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Table 1 Factors promoting the likelihood of acceptance or rejection from Implementation Science by manuscript type

From: Enhancing the reporting of implementation research

Type of manuscript Factors promoting likelihood of acceptance Factors promoting likelihood of rejection Preferred reporting methods
Debate Papers which question or challenge existing implementation policies, practices, evidence or theory and suggest modifications or alternatives Papers which fail to contextualise in the literature or demonstrate how they build upon the existing implementation research literature N/A
Effectiveness Studies that fit our journal scope and that employ rigorous experimental or quasi experimental designs (i.e. designs eligible for inclusion in Cochrane EPOC reviews)
And
Evaluate the implementation of an evidence-based practice or policy or de-implementation of those demonstrated to be of low or no clinical benefit
Studies which lack a rigorous study design such as quality improvement reports, service evaluations or uncontrolled before-after studies
Studies evaluating the effectiveness of novel clinical, organisational, public health or policy interventions
CONSORT for Trials
Economic evaluation Any cost effectiveness analysis that compares the costs and outcomes of two or more implementation strategies Cost and cost consequences analysis where disaggregated costs and outcomes are presented CHEERS
Intervention development reports Prepared and submitted prior to the reporting of the effectiveness of the intervention
Plans for (robust) evaluation are made explicit
Providing empirical and/or theoretical rationale
Post hoc submission (submitted after the reporting of the effectiveness of the intervention)
No plans for (robust) evaluation
 
Methodology Articles that present methods which may either be completely new or offer an improvement to an existing method
Articles reporting empirical comparisons of one or more methodological approaches or which clearly state what they add to existing literature
Descriptive accounts of largely established methods without any associated novel methodological insights N/A
Pilot and feasibility studies Studies that fit our journal scope and conducted with the explicit purpose of assessing feasibility and planning for an intervention that is expected to contribute to existing knowledge
Studies indicating how a subsequent study will draw from the pilot study
Clear plans for further evaluation or where there are clear reasons for not
No justification for conduct
Over claim on basis of results
 
Process evaluation Studies that fit our journal scope and are submitted contemporaneously with or following reports of intervention effectiveness and that take account of the main evaluation outcomes
Studies evaluating fidelity of implementation, mechanisms of impact and or contextual influences on implementation and outcomes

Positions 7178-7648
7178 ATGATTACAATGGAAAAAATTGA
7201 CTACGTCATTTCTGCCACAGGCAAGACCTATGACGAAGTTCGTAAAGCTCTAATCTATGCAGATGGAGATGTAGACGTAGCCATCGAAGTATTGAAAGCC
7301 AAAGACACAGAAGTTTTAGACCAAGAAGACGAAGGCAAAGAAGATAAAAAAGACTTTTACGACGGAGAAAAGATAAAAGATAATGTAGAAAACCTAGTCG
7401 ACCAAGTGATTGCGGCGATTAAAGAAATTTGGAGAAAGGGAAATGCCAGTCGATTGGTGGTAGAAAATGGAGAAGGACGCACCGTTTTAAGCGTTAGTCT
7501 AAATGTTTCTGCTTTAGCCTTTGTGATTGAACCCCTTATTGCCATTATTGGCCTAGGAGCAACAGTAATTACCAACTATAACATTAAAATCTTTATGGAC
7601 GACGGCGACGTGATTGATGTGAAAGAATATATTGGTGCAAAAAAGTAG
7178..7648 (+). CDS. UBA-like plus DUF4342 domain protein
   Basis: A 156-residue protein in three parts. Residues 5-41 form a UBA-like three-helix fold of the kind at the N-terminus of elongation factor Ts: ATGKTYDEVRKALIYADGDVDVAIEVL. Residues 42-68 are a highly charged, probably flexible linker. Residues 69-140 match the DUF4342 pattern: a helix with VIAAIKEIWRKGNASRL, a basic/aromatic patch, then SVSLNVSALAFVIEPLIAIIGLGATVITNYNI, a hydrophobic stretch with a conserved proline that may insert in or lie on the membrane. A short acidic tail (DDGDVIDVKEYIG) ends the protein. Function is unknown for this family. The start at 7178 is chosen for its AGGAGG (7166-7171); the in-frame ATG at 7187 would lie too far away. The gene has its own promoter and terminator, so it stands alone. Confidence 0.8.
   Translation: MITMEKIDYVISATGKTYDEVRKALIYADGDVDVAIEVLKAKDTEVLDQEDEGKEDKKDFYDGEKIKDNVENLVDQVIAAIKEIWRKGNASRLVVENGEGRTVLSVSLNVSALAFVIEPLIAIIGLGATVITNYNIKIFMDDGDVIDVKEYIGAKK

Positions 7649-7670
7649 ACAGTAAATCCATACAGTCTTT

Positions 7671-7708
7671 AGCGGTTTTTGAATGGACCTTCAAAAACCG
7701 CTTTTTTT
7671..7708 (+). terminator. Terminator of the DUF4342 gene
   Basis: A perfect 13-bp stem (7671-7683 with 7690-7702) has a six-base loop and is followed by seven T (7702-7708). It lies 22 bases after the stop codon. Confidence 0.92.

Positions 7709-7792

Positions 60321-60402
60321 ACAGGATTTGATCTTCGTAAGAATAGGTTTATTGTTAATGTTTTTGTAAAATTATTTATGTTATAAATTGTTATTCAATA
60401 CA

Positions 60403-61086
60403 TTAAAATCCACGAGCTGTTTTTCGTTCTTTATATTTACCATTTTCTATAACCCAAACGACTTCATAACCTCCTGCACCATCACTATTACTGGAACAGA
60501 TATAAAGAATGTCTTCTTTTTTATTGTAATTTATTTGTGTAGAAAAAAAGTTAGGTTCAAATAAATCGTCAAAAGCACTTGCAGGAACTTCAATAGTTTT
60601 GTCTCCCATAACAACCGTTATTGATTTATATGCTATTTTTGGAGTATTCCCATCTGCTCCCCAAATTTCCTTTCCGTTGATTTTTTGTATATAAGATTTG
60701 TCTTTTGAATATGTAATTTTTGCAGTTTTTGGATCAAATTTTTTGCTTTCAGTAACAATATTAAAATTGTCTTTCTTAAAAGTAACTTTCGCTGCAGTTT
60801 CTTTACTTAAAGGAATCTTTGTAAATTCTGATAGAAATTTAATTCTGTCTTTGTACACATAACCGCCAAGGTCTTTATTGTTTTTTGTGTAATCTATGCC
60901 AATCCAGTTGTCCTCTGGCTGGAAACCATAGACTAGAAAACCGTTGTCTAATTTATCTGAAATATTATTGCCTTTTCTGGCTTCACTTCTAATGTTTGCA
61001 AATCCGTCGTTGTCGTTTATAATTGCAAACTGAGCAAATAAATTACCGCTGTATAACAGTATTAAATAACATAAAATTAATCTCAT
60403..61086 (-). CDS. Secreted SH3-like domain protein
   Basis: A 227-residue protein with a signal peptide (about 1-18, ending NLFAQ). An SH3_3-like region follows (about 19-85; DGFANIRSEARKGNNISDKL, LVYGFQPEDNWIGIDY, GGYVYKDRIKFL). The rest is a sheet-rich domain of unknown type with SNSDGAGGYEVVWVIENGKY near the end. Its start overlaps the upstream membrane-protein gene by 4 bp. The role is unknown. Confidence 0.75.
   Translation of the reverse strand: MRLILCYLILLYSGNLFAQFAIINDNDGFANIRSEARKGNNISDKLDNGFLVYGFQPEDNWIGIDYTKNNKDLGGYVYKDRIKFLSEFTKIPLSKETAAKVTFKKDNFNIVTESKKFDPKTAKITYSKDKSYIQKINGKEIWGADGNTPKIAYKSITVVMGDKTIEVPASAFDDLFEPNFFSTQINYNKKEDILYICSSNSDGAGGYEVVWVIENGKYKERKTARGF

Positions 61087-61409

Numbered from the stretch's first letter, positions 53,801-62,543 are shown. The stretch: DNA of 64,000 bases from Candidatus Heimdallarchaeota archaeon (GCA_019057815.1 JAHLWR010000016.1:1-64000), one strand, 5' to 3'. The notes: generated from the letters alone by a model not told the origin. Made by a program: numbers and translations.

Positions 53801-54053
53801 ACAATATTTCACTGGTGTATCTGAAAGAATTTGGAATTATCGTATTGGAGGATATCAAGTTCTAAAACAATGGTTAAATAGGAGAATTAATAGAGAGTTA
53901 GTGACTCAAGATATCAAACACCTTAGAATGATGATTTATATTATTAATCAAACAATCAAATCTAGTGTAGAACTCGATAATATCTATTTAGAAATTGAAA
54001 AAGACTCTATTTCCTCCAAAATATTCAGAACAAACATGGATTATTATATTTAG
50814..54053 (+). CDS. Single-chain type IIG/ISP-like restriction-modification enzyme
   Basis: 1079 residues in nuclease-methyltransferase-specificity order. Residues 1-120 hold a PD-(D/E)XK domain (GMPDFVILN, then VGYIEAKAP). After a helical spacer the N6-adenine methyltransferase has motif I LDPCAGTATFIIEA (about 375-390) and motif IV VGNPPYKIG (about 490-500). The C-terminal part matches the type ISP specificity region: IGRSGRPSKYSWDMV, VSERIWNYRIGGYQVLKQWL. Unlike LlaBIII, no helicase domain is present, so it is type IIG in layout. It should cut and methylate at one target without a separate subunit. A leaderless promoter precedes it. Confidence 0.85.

Process evaluations submitted in advance of the conduct of the main effectiveness analysis (it cannot be clear if they are explaining an effect or the absence of an effect)
Process evaluations that do not take account of the main evaluation outcomes
 
Protocols Protocols that fit our journal scope and inclusion criteria for rigorous study designs
And
That have been through a competitive peer review process to receive funding from a nationally or internationally recognised research agency
And
That have received appropriate ethics review board approval
And
That have been submitted within three possible time points: (1) Within 3 months of ethics approval, (2) Prior to enrolment of the first participant/cluster (3) Before the end of participant/cluster recruitment (i.e. prior to the commencement of data cleaning or analysis)
Protocols that have not been the subject of peer review by a national or international research agency
Protocols that have received ethics review board approval
Protocols for quality improvement or service evaluations, which lack a rigorous study design
Protocols for pilot or feasibility studies
Protocols for systematic reviews and other types of synthesis (we usually refer these to the BMC journal, systematic reviews)
Protocols that are submitted for studies where data cleaning and analysis have begun
As SPIRIT is developed for clinical trials, we prefer authors to complete as far as they can the CONSORT checklist or appropriate extension
Qualitative studies Studies that fit the journal scope and meet applicable criteria for quality and validity Studies where there are doubts whether planned data saturation has been achieved
Single site case studies with limited typicality
Studies that fail to link to relevant theory or without contextualisation and with little reference to previous relevant qualitative studies or reviews
 
Short reports Brief reports of data from original research which present relatively modest advances in knowledge or methods Reports of meetings, ‘doing implementation’ or ‘lessons learned’ N/A
Systematic reviews and other syntheses Systematic reviews and other types of synthesis (such as rapid, realist or scoping) that fit our journal scope and which may cover issues such as the effects of implementation interventions and or influences on the uptake of evidence Non-systematic or narrative literature reviews that fail to use explicit methods to identify, select, and critically appraise relevant research
Reviews and syntheses that fail to adhere to recognised quality and reporting standards
PRISMA
RAMESES for realist reviews